‘Time to bin election posters and engage directly with voters’ – Kilkenny Councillor
BANNING election posters is not enough – election campaigning also needs to radically change, Kilkenny Councillor Malcolm Noonan said today.
Cllr Noonan has already pledged not to erect posters for the local elections in May.
But the Green Party City Councillor, who is also his party’s Local Government spokesperson, said that while he is “happy and relieved not to have to climb poles” to put up posters this time round, he believes the nature of campaigning also needs to change radically.
Cllr Noonan told KilkennyNow.ie: “I think given the scale of challenges that are before us, it’s important that those of us putting ourselves forward for election need to move electoral spending away from superficial branding towards actual engagement with voters on issues and how we propose to address them.”
Cllr Noonan said that while he was happy to support a local ban on posters for environmental as well as visual reasons, he is also proposing that local authorities assign designated sites on the periphery of larger urban centres to allow candidates to display posters and a site within a town centre where election print material could be displayed.
“This is commonplace throughout Europe; it greatly reduces the perceived need to print hundreds of posters, it creates a level playing field for all candidates and most importantly it is better for the environment,” he said.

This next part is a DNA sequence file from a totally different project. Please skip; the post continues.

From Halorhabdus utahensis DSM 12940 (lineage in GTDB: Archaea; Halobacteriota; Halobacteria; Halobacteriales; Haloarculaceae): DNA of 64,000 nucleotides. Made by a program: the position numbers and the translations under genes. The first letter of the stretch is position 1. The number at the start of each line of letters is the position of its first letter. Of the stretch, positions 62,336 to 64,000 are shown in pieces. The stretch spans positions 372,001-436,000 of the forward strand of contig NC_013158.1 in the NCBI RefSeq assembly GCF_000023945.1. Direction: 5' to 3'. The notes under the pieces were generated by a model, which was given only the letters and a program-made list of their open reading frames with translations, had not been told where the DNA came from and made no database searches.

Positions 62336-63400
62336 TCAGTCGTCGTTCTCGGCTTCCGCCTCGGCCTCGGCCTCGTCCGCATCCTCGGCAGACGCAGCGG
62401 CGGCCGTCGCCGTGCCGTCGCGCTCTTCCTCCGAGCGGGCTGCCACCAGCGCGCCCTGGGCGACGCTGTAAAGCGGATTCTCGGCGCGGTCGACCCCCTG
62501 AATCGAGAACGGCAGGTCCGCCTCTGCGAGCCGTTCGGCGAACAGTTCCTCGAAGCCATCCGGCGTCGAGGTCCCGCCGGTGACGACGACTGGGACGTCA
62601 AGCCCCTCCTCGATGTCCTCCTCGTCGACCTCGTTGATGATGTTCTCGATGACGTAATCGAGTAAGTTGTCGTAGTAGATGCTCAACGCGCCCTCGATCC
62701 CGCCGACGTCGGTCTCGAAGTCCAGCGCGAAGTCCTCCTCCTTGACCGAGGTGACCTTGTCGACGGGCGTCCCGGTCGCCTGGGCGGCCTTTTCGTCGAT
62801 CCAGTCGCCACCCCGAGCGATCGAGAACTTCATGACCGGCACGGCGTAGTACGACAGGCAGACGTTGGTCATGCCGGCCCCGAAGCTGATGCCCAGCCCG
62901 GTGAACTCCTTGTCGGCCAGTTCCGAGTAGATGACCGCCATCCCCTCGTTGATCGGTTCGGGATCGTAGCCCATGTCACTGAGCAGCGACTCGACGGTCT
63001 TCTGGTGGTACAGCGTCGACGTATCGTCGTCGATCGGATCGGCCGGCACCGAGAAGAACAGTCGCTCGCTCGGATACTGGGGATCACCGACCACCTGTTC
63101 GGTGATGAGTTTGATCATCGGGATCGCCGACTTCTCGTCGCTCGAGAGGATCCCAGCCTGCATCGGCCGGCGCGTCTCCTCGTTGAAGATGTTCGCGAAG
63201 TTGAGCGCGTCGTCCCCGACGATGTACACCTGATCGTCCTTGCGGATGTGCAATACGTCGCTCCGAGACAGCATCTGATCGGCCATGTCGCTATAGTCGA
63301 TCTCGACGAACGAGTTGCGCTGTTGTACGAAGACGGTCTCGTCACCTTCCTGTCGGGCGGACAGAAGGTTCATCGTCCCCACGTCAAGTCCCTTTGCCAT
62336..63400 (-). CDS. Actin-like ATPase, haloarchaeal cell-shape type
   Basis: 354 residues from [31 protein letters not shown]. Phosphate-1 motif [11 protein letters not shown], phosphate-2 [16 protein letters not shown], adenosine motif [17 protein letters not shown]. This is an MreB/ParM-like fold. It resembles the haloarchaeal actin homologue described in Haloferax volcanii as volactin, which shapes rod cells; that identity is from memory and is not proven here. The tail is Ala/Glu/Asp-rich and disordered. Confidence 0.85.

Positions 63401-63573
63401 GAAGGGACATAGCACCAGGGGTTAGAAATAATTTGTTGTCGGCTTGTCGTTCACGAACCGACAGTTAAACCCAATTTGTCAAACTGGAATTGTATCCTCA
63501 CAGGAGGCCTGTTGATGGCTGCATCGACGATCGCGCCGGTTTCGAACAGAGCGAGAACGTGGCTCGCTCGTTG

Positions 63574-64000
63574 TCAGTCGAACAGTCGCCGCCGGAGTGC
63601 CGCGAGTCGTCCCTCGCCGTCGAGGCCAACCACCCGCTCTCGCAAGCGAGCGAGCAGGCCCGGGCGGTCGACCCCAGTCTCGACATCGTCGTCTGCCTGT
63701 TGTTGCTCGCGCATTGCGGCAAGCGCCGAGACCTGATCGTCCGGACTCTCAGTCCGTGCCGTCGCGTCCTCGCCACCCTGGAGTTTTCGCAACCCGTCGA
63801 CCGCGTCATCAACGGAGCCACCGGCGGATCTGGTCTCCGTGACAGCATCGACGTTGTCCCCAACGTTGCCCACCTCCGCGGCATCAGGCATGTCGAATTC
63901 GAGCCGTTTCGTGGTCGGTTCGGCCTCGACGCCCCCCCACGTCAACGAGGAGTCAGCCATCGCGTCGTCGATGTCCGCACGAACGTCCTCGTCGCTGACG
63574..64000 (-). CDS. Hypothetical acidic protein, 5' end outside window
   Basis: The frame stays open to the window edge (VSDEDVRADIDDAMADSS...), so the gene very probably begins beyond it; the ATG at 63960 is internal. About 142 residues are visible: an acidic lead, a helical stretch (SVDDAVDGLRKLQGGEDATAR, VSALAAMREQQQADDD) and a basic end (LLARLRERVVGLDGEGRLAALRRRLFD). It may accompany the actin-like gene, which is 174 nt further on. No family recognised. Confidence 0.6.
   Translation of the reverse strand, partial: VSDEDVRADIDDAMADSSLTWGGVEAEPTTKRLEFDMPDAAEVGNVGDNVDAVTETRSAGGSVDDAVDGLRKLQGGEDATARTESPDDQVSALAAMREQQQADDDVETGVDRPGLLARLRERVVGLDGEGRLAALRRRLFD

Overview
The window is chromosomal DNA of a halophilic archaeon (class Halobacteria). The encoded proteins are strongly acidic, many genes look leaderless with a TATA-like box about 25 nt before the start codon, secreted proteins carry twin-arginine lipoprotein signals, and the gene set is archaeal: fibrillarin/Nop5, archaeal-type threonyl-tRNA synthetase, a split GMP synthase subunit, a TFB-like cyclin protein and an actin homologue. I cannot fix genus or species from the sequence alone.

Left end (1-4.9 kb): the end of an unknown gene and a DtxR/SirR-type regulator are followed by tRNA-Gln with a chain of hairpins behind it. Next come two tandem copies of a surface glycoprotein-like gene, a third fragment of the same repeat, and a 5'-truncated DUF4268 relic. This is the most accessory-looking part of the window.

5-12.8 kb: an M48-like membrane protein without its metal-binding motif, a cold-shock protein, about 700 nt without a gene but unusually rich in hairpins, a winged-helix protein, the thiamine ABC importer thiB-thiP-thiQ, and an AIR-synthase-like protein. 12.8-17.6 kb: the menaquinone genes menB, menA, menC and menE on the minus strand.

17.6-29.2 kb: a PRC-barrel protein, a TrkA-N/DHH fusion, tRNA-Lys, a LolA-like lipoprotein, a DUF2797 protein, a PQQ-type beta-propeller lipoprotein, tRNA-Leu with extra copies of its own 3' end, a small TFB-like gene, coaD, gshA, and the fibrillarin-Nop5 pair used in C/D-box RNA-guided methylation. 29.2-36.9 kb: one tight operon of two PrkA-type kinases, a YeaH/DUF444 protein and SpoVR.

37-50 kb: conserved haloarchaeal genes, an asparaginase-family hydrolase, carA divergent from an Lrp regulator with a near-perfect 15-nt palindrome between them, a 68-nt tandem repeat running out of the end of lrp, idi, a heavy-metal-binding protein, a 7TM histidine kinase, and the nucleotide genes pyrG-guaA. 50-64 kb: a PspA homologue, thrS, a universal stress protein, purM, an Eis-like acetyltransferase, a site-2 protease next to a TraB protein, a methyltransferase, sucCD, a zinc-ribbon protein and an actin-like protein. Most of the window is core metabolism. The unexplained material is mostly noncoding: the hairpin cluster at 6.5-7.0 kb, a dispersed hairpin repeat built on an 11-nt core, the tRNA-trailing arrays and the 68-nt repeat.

Cllr Noonan said reducing electoral spend will also save the exchequer as many candidates can claim back the spend following an election.
“The Green Party will be proposing this initiative through legislation for all elections and referendums,” he added.
Cllr Noonan believes cutting spending on “superficial forms of election campaigning” will allow candidates more time to actively engage with voters on real issues of importance to them via social media, use of web material, video and using properly researched policies.
“It concerns me greatly that the correlation between electoral spend on posters and branding and votes is not good for democracy; analysis of the last general election found a worrying trend where the more money spent correlated with increased votes. Political representation at local and national level is not reflective or representative of the diversity within our population because our politics favours the elites. This cycle must be broken,” he said.
“’Housing and homelessness, climate change, environmental degradation, the future of our town centres, rural development, are all huge challenges in Ireland and elsewhere. How we as candidates propose to engage on these issues with the electorate is of far more importance than having our mugs on every pole on the ring road.
“It is my hope that all candidates will support campaign groups calls for a ban on posters locally but equally I would like to see a level playing field for new candidates and meaningful engagement on issues and policies in this upcoming and indeed future campaigns,” Cllr Noonan added.